Expect the unexpected
October 3, 2011
Steve Thompson calls the shots against Scotland © Getty Images
It might not have been pretty but we are right where we wanted to be. Four games, four wins and we are heading into the Rugby World Cup quarter-finals having come through a very tough group.
It was a case of them or us against Scotland on Saturday and a tough game like that is just what you need at the end of the pool campaign before you head into the knock out stages.
I must admit the occasion got to me a little. It is always special when you play Scotland but during the anthems it really hit me. I have put so much work in over the last four years to get back where I am and being part of such a big game at the World Cup brought it home. It has been a long time coming and I am enjoying every minute. I always love singing the national anthem but it was just that little bit more special on Saturday because the atmosphere was something else. We have played in bigger stadiums and in front of more people but Eden Park that night was immense.
Things obviously didn't go to plan in the first half. We had done our homework and knew that the Scots would counter ruck hard because that is the way they play but it never felt like they were over-powering us or had us in serious trouble. For us, it was all about getting the points when we could but that didn't happen. We may have had some good periods but Scotland were more clinical in the 22.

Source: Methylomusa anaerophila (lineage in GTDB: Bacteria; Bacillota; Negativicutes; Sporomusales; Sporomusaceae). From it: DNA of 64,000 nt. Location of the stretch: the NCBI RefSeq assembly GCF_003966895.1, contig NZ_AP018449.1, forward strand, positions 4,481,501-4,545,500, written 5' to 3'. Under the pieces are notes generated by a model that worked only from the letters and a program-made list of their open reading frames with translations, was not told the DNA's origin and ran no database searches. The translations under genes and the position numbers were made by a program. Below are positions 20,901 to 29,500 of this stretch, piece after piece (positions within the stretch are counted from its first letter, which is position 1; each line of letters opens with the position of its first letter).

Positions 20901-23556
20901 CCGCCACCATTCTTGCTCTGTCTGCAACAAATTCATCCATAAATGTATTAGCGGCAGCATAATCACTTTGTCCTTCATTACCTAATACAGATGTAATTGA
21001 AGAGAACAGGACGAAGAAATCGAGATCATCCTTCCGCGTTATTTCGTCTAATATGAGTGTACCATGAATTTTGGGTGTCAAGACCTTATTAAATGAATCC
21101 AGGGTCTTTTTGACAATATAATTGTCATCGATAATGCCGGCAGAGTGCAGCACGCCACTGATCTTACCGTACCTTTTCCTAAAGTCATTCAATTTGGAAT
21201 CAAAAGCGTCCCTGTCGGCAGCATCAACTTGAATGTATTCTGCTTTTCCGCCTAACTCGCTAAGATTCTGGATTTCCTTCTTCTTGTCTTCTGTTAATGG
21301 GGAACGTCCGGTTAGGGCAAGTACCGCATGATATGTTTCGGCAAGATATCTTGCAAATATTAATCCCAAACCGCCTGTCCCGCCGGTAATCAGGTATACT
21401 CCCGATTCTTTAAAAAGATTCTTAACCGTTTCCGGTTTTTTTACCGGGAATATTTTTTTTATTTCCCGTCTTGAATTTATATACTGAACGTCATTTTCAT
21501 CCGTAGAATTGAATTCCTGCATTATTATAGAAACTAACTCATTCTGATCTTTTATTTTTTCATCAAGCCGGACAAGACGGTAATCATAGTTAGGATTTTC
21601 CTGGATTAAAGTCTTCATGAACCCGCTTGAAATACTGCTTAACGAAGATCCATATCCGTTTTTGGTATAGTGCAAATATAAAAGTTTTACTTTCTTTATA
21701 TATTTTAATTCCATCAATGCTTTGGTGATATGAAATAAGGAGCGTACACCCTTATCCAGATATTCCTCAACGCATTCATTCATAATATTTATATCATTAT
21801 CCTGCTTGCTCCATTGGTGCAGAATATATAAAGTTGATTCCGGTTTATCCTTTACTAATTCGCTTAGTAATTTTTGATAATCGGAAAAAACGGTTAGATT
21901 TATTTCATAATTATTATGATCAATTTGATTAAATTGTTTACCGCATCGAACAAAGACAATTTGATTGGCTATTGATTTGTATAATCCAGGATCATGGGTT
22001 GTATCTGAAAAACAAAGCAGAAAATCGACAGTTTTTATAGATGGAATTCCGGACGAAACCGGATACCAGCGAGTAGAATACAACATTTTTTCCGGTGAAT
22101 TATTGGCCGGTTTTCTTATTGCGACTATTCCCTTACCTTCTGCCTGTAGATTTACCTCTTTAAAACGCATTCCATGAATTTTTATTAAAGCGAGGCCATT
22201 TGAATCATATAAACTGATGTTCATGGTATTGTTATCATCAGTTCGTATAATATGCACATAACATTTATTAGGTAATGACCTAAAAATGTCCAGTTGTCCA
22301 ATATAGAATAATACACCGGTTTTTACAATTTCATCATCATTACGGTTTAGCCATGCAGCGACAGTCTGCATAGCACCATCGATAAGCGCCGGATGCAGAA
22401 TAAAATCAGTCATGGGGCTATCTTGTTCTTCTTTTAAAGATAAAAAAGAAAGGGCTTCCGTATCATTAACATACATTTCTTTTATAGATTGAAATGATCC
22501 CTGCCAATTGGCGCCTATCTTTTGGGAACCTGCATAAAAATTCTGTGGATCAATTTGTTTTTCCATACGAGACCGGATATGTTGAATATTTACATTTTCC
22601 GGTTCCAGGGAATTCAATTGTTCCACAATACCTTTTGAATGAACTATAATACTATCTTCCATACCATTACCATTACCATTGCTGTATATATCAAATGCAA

The conditions obviously didn't help either side. At one stage it looked like we were going to get quite a lot of rain but thankfully it largely held out but the swirling wind was a real problem especially at the lineout. It was with you in one part of the stadium and the other side it would be against you but then suddenly the opposite would be true. Before the match I went all the way around the pitch throwing the ball trying to get a feel for the conditions because we have had the luxury of playing our last three games in doors. Playing outside was going to bring problems but we simply had to adjust and I think we did that. There were a couple of calls that didn't quite work but considering the conditions I think the lineout worked quite well.
The scrum was also a bit of a lottery to be honest. Fair play to Scotland, they had a good go at us but we had a good go at them too. There were times that we got penalised when we were going forward but there is not a lot you can do because that was just the way it was being managed by the referee. Like the conditions, it's up to us to deal with that but it was quite hard on the night. If you look at the scrums, a lot of them were spinning around, they weren't go forwards or backwards but when we did get them where we wanted them, we were able to shove them around a bit.
There was no panic at half-time. Johnno can be a bit animated but if anything everyone was quite calm despite the fact we were down on the scoreboard. There was a fair bit of frustration on the players' part due to the fact that we hadn't really had any proper shots at them but we knew we were still in the game.